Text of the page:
• Painkillers help lower fever and reduce pain. Preferably use paracetamol. Paracetamol has the least side effect potential compared to other painkillers.
    • A nasal spray opens up your airways to help you breathe more easily. Try a salt-water solution first. Salt-water solutions can be used long term and are also safe for use in children. Nasal sprays that contain medication should not be used for more than a few days.
    • Cough syrup and throat lozenges ease a sore throat and also help to suppress coughing. Sucking on plain hard candy or a piece of liquorice may also provide temporary relief.
    • Drink plenty of water and make healthy and varied food choices.
    • Make sure you get plenty of rest. Your body needs sleep to fight the infection.

    In addition, it is also very important to avoid contact with others for as long as you have symptoms. This way, you reduce the chance of the coronavirus spreading. Stay indoors and try to separate yourself from your housemates as much as possible. Use clean towels, dish clothes and bed linen as often as possible and wash dirty laundry regularly.

    However, if you haven't been tested for coronavirus, it is also possible that you've had the regular flu. Therefore, it is important to follow the government's general coronavirus measures after experiencing flu-like symptoms.

    When should I call a doctor?

    If your symptoms are severe, you should call your doctor immediately. In any case if you get sicker or your breathing problems get worse. Special risk groups (anyone older than 70, people with chronic health conditions or people with weakened immune systems) are extra vulnerable if they are infected with COVID-19 and should contact a doctor immediately if they have a fever with coughing or breathing problems. Stay at home and contact a doctor by telephone. If needed, the doctor will come to your home to see you.

    What treatments are available for COVID-19?

    If you are not ill but may be infected, for example because you've been in contact with an infected person, you should self-isolate (quarantine). Be sure to follow government rules while in quarantine.

    If you have symptoms but are not very ill, you should also self-isolate. Only people with severe symptoms are hospitalised, if necessary. Practising self-quarantine means that you are not allowed to go outside until you've completely recovered and are no longer contagious to other people. If you have recovered and remain symptom free for at least 24 hours, you can safely assume that you are cured and can no longer infect others.

    In the meantime, while the world waits for vaccines and medications, we can take action to slow the spread of the virus. This is where basic principles such as good hygiene and social distancing come in. These shielding measures are critical in order to also protect vulnerable people in our communities.

    What medicines are used for COVID-19?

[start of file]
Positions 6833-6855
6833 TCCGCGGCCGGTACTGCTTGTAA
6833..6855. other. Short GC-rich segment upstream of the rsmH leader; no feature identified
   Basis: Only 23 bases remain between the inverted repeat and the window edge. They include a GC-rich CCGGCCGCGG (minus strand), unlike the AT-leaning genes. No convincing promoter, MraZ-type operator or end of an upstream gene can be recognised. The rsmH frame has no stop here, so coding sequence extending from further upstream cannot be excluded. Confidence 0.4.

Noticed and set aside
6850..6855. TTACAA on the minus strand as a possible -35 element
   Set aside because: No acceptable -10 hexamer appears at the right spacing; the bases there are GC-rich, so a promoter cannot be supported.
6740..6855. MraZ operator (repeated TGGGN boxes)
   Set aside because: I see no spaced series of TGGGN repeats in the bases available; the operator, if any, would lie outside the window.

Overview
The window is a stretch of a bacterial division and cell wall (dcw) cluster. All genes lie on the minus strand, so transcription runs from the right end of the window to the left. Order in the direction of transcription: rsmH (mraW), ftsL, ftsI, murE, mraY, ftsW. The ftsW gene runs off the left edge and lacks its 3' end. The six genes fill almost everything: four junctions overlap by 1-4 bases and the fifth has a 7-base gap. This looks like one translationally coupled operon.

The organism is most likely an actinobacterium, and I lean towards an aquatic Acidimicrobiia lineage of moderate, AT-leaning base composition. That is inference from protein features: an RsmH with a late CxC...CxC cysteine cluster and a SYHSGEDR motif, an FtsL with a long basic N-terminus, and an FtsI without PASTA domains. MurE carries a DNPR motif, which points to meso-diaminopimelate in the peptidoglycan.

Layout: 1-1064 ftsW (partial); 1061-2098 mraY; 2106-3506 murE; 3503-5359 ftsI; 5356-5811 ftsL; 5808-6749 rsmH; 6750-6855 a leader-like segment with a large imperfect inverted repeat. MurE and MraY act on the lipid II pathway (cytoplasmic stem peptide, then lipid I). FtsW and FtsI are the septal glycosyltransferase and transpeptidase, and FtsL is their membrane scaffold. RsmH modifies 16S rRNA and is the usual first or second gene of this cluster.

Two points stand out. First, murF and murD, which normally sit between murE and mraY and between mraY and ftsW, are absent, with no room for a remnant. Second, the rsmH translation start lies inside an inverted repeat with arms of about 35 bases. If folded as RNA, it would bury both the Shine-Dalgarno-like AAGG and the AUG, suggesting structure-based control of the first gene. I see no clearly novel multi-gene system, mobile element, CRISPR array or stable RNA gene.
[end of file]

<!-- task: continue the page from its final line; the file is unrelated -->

Over-the-counter medications that are most recommended are paracetamol and possibly a nasal spray.

    Two medications have been approved for the treatment of COVID-19: remdesivir (an antiviral medicine) and dexamethasone (an anti-inflammatory medicine).

    Medicines that possibly target the virus itself:

    • Experimental monoclonal antibodies. Monoclonal antibodies may block the virus from adhering to your cells and help neutralise it.
    • Ivermectin. This medicine is used to treat parasite infestations and is currently being reviewed as a treatment for COVID-19. Until more data is available, WHO advises that ivermectin only be used within clinical trials.
    • Molnupiravir. This antiviral medicine may reduce the ability of the virus that causes COVID-19 to multiply in the body.
    • Hydroxychloroquine. Recent studies show that hydroxychloroquine is not useful in treating COVID-19 and causes unwanted and risky side effects. The medicines authorities have warned against the use of this medicine.

    Medicines that target the immune system:

    • Tocilizumab. This medicine inhibits the binding of interleukin-6 (IL-6) to its receptors, which can help to diminish hyperinflammation processes in patients with COVID-19 infection.
    • Anakinra. This medicine treats inflammation in COVID-19 patients by blocking interleukin-1 (IL-1).
    • Baricitinib. This medicine seems to work against COVID-19 by reducing inflammation.
    Sources

    https://www.volkskrant.nl/wetenschap/experimenteel-medicijn-beschikbaar-voor-coronapatienten~b0b975f8/

    Fang, L., Karakiulakis, G., & Roth, M. (2020). Are patients with hypertension and diabetes mellitus at increased risk for COVID-19 infection? The Lancet Respiratory Medicine.

    https://doi.org/10.1016/s2213-2600(20)30116-8

    Keulemans, M. (2020, 20 February). Coronavirus treatment might already exist. Consulted on 19 March 2020 on https://www.volkskrant.nl/wetenschap/het-middel-tegen-het-coronavirus-bestaat-misschien-al-lang~b27d1816/?referer=https://www.google.com/

    Dutch College of General Practitioners. (2020b, 18 March). I think I may have caught the novel coronavirus | Thuisarts. Consulted on 19 March 2020 on https://www.thuisarts.nl/nieuw-coronavirus/ik-denk-dat-ik-nieuwe-coronavirus-heb#ik-heb-klachten-wat-nu

    National Institute of Public Health and the Environment. (2020a, 18 March). Novel coronavirus (COVID-19). Consulted on 19 March 2020 on https://www.rivm.nl/coronavirus/covid-19

    National Institute of Public Health and the Environment. (2020b, 18 March). Novel coronavirus (COVID-19) questions & answers. Consulted on 19 March 2020 on https://www.rivm.nl/coronavirus/covid-19/vragen-antwoorden#eigengezondheid

    https://www.cbg-meb.nl/onderwerpen/medicijninformatie-medicijn-tegen-corona/overzicht-goedgekeurde-en-onderzochte-medicijnen